Monday, August 27, 2007

Microsoft's Behavior in the Standards Process for OOXML

I have been reading for weeks now, that Microsoft is manipulating the ISO standards process to get OOXML approved, and I find what I am reading to be disturbing and ethically wrong! Microsoft seems to promote a culture within the company that says, "Don't explicitly break any rules, but use any leverage possible to get what we want". This reminds me of many discussions I have had over the course of my career about the legality of something versus whether what was being done was ethical. The law doesn't cover all aspects, and doesn't define ethics in and of themselves. It's up to individuals and the leadership of companies to define what is and what is not ethical, and apparently Microsoft uses only the law to determine its ethical values. This is a real shame, and is truly a sad state of affairs for a company with so much power in the software industry to behave the way they behave. So what have they been doing that is so bad?

Well, let's enumerate everything I have seen:

  • Using individual countries standard body's rules to add new members that are Microsoft business partners, so they can stack the vote in their favor.
  • Preventing new members to these same countries body's that they know will not vote to approve OOXML.
  • Using the rules, within the voting process, to make it so that the comments do not get forwarded with the vote to the JTC1 committee of the ISO.
  • Giving misleading information about the JTC1 committee process, so that countries will not vote "No, with comments", and instead will vote "Yes, with comments".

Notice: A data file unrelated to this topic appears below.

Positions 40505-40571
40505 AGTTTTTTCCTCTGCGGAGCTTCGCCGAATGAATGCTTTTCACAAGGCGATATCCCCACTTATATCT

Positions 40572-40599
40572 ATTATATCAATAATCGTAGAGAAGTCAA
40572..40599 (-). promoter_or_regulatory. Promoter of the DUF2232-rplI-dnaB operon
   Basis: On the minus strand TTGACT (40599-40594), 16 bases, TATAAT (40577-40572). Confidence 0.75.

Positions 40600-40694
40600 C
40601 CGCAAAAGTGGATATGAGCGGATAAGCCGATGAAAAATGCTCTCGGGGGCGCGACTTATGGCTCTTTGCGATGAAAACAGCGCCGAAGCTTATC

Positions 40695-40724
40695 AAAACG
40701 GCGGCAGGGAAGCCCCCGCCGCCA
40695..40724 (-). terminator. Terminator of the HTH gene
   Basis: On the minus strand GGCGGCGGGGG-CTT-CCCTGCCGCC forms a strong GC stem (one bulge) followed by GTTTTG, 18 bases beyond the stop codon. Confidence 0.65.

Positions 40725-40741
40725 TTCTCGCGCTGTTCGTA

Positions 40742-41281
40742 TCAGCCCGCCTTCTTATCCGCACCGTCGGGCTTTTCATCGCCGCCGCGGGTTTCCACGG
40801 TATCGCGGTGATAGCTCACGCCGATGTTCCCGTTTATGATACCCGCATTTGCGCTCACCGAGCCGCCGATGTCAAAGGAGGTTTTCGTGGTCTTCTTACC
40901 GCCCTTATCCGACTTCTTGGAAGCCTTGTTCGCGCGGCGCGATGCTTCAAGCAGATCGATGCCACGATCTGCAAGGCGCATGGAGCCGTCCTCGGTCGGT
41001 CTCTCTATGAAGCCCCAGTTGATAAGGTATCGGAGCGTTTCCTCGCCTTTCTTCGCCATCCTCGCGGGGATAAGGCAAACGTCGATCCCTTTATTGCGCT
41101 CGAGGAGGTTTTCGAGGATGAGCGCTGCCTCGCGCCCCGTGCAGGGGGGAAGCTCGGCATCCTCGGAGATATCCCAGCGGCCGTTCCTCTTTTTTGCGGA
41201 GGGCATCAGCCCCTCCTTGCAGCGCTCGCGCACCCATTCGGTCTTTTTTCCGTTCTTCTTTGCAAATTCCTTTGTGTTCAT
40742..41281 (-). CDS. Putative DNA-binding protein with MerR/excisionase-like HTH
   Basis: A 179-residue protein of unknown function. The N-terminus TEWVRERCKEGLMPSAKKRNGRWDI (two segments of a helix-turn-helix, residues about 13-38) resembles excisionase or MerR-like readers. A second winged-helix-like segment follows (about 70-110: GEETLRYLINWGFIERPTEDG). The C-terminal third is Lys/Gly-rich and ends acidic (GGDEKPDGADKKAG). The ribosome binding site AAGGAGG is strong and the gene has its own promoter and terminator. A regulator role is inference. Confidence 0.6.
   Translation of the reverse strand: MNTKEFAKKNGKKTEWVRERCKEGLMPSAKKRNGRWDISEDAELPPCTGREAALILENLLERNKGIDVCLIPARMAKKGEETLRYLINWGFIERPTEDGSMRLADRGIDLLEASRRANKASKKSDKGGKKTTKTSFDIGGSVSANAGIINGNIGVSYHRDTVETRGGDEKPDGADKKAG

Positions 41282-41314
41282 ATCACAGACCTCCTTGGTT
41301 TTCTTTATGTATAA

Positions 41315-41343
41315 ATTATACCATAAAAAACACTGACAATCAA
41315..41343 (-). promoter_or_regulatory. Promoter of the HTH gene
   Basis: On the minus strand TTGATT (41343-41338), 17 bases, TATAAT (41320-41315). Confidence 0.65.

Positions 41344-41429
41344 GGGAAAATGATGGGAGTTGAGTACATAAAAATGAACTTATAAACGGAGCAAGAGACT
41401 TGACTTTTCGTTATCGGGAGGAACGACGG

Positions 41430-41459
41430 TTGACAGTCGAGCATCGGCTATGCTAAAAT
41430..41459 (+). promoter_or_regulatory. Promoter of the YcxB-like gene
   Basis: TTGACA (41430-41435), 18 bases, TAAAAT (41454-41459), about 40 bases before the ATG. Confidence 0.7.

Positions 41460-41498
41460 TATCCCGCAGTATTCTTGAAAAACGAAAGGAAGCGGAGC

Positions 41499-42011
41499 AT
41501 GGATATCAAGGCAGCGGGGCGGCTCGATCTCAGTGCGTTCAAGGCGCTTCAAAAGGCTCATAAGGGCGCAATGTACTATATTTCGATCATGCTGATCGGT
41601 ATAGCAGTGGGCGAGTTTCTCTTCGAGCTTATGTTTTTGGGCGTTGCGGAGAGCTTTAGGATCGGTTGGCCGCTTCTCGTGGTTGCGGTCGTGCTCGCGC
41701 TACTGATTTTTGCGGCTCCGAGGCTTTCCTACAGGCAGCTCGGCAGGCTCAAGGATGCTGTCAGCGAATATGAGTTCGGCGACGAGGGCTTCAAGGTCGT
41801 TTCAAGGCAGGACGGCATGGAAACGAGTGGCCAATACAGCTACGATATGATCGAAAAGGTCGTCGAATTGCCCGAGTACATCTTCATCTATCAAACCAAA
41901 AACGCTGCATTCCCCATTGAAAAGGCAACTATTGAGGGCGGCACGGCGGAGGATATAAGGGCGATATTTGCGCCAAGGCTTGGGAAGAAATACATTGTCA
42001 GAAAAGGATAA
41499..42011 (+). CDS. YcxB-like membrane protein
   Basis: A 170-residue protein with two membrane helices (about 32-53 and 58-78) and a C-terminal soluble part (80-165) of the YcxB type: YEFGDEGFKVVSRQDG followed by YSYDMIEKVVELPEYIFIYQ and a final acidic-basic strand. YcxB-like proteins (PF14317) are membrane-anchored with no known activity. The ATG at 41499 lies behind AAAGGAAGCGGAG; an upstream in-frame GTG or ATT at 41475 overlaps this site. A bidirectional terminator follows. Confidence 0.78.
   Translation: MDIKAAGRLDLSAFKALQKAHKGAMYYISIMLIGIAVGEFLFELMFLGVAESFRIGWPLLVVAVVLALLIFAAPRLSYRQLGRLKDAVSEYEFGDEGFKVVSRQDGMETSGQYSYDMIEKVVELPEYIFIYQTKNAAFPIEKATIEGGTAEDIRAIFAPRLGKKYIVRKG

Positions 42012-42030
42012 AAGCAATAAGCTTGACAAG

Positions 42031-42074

• By the way, if a country votes "Yes, with comments", Microsoft is not committed to actually fix any issues raised by the comments. They can simply address the comment by logging that nothing will be done.
  • Giving misleading information about the voting deadlines, thereby possibly preventing some countries votes from being counted.
  • Telling certain countries that Microsoft's educational programs in their country would be adversely affected if they didn't vote yes.
  • Calling heads of government agencies to pressure their representatives to vote yes.
While no one has done anything illegal, at least not that we know of yet, Microsoft is crossing an ethical line that shouldn't be crossed.

Instead of being able to sell OOXML as a standard worth considering on its merits, they are subverting the standards process, albeit within the rules, which are very lose, because they know that the standard does not really meet the requirements to become an official ISO standard without that subversion (see my previous post on whether OOXML is open or not).

If OOXML, becomes an ISO standard, it will forever damage the standards process that we rely on to create a truly competitive landscape in the market. Microsoft may have won, but we have all lost, because we will never again be able to trust any standards produced through this process again!

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